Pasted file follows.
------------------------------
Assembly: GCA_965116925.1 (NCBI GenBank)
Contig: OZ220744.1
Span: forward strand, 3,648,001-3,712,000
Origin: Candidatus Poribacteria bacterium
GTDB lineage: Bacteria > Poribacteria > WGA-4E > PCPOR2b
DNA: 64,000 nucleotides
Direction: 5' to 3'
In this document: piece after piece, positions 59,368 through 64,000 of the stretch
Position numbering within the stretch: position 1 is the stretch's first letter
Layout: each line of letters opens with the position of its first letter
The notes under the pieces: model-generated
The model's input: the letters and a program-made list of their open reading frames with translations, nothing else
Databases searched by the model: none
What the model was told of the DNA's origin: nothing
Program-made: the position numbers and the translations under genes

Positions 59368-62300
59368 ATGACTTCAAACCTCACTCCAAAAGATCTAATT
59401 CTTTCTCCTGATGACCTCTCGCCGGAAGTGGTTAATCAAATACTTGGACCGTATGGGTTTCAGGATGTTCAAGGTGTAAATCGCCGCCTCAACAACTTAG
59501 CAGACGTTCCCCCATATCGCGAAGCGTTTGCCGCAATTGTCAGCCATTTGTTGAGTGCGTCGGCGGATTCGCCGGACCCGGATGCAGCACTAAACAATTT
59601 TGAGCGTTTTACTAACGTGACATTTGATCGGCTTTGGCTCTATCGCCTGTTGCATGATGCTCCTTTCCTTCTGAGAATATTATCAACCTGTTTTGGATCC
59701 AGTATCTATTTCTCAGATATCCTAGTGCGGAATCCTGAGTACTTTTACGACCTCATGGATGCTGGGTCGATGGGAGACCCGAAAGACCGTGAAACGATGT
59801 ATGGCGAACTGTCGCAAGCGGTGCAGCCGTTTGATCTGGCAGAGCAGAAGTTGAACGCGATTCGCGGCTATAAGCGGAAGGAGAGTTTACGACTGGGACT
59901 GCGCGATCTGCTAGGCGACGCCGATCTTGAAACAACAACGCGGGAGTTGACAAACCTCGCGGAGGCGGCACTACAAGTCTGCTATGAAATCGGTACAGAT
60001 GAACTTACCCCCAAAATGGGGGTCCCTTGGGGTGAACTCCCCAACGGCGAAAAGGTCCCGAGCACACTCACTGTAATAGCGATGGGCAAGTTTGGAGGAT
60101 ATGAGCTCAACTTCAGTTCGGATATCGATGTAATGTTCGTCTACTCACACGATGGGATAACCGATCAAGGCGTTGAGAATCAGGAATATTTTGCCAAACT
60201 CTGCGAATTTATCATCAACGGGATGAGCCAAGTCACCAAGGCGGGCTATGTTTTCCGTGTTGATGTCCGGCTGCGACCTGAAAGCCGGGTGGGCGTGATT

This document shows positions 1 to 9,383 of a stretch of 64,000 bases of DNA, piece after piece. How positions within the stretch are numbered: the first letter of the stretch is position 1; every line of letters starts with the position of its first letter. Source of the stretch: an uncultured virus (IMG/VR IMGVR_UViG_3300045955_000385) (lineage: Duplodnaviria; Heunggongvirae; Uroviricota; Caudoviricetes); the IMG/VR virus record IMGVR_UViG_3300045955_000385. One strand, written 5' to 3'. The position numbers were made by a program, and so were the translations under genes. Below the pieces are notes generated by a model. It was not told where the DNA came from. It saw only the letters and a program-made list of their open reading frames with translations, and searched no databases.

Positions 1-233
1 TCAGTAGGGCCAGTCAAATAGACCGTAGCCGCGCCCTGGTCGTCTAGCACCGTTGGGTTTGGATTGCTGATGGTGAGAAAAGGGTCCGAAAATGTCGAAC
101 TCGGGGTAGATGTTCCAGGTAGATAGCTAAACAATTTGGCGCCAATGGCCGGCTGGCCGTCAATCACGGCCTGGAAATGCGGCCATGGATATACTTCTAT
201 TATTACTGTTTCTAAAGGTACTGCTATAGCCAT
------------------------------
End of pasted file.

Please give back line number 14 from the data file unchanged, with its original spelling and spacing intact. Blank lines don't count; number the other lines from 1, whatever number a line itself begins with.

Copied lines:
What the model was told of the DNA's origin: nothing